The federal government is finalizing a fall fiscal update that will lay out how much it has spent to respond to the COVID-19 crisis, give the country a sense of what might be required for a post-pandemic recovery — and attempt to project how much fiscal firepower will be left over to deliver on big-ticket promises such as pharmacare.
There hasn’t been a federal budget since March of 2019 and multiple federal officials say this update won’t approach the level of detail seen in a budget. Instead, it will attempt to show what’s coming next, and to give Canadians a sense of the kind of stimulus spending the federal government plans to deploy to avoid a post-pandemic recession.
“We need to give Canadians hope of what a recovery plan will look like and how much (money) we have for that,” said a senior government official speaking on background. “You can’t recover during COVID, but you can have a post-COVID recovery.”
The government has said repeatedly there is no limit to what it’s willing to spend during the pandemic emergency phase, and has defended its record deficits.
“The risks of fiscal inaction outweigh the risks of fiscal action,” Finance Minister Chrystia Freeland recently told the Toronto Global Forum. “Doing too little is more dangerous, and potentially more costly, than doing too much.”
Short-term vs. long-term spending
As Freeland also signalled in that speech, the economic statement will attempt to set some limits on short- to medium-term stimulus spending while outlining what might be available for long-term structural spending on social programs such as child care and pharmacare.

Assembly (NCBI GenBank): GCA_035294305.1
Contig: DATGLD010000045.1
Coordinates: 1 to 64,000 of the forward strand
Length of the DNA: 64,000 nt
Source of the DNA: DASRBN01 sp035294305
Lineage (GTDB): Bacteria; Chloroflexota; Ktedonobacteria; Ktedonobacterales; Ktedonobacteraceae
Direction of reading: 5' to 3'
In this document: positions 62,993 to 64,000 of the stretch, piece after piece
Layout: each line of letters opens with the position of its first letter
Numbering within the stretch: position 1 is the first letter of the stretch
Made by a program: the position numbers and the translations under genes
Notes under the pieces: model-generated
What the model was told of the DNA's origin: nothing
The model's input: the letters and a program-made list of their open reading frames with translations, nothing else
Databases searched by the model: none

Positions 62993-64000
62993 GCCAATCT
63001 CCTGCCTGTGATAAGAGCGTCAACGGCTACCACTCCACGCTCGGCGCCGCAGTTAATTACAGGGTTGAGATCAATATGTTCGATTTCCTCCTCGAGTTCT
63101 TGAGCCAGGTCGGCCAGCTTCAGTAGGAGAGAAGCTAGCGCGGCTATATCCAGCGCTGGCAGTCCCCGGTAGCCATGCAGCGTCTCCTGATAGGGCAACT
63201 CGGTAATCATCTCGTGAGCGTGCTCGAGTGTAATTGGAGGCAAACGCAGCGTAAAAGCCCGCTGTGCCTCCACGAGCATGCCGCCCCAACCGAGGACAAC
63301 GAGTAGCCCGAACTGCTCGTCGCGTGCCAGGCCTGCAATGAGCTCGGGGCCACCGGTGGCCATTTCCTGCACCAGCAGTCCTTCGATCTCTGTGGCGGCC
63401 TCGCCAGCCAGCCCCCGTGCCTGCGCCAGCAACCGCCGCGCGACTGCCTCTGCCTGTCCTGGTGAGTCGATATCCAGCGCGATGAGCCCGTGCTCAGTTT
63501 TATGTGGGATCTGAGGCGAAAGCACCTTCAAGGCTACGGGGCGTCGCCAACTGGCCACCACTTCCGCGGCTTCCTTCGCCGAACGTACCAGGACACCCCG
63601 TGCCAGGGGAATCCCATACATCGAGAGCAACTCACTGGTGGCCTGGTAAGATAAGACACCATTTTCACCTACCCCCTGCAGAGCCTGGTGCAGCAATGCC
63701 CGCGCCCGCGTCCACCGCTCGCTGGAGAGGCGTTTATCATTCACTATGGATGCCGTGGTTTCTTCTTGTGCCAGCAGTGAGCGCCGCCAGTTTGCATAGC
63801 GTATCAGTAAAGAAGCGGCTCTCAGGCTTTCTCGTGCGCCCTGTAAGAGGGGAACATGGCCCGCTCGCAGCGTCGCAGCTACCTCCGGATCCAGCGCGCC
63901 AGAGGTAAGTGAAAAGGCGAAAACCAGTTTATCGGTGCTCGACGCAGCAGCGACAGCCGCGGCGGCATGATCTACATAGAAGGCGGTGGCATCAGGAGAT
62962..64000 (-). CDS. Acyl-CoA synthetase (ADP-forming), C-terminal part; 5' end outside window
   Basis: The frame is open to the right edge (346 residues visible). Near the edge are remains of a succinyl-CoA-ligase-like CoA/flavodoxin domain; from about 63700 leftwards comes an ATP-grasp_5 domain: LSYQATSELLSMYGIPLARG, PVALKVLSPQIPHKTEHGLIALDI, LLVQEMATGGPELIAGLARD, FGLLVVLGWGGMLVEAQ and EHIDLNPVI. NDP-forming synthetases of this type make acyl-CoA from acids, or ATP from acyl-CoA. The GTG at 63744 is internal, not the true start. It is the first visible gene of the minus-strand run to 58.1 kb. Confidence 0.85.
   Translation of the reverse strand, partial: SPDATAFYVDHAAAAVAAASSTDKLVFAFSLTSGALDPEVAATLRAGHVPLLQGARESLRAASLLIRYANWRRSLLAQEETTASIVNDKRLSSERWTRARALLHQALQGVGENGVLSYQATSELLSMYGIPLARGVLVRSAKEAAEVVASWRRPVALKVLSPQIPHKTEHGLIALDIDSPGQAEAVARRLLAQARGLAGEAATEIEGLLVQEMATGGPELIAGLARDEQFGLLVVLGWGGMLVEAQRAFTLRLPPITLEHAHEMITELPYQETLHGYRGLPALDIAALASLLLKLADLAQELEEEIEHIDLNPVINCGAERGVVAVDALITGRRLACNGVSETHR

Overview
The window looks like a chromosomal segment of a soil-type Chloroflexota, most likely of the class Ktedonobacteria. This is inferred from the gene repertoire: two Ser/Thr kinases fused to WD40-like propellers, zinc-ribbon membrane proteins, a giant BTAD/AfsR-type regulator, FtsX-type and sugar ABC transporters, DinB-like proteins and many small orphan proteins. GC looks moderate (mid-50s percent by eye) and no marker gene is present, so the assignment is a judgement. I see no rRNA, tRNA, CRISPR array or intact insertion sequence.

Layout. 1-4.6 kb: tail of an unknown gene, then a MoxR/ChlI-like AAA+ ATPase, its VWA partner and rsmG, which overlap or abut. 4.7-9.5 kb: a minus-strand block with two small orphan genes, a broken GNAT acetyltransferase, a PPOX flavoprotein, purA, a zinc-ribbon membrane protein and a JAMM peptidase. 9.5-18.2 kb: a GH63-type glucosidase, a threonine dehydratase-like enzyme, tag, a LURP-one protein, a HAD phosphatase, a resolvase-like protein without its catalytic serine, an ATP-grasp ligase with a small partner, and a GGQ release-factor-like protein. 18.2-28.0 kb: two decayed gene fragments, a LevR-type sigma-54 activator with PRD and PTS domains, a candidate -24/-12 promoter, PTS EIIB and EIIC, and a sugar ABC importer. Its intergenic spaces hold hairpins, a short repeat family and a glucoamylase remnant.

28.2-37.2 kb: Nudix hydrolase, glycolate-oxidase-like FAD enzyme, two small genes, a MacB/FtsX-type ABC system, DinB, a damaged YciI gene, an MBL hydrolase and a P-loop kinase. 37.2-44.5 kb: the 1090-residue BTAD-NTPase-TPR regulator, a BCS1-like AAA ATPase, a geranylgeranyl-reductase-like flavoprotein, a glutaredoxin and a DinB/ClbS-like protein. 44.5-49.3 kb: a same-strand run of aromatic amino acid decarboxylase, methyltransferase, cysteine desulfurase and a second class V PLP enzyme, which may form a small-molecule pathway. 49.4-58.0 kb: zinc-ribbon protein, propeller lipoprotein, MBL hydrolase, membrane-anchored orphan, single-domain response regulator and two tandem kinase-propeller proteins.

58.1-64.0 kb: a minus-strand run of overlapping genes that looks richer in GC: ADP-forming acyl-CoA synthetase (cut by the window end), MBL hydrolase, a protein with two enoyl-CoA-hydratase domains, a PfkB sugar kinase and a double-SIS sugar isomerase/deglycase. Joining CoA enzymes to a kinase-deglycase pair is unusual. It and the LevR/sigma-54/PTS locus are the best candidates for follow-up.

Sources say federal stimulus spending will intersect with the Trudeau government’s environmental agenda and could focus on transit, housing and energy efficient retrofits. Funding for those measures could come in the form of one-time or multi-year packages, but would not necessarily amount to permanent annual spending increases.
That permanent funding space is being reserved for centrepiece commitments in the last throne speech to expand access to child care and make progress toward a national pharmacare program.
The senior government official said the fiscal update will offer a series of financial projections that show best- and worst-case scenarios for the recovery. The official said federal government confidence in those fiscal scenarios likely will dictate the scale of structural spending.
The fiscal update is expected only to outline those measures in broad terms, with more details to come in a spring budget.
Hanging over the planning for the fiscal update is the premiers’ demand for a first ministers meeting on health care transfers. The premiers want the federal government to increase annual health transfers by at least $28 billion per year, while also underwriting the bulk of the pandemic support programs upon which many workers and businesses rely.
Multiple government officials say efforts to finalize the fiscal update are moving slowly because the country is still navigating the pandemic’s second wave. COVID-19 caseload numbers change regularly and different parts of the country are in different stages of lockdown.
The original target for the update was the final week of November, but sources concede that could slide to the first week of December.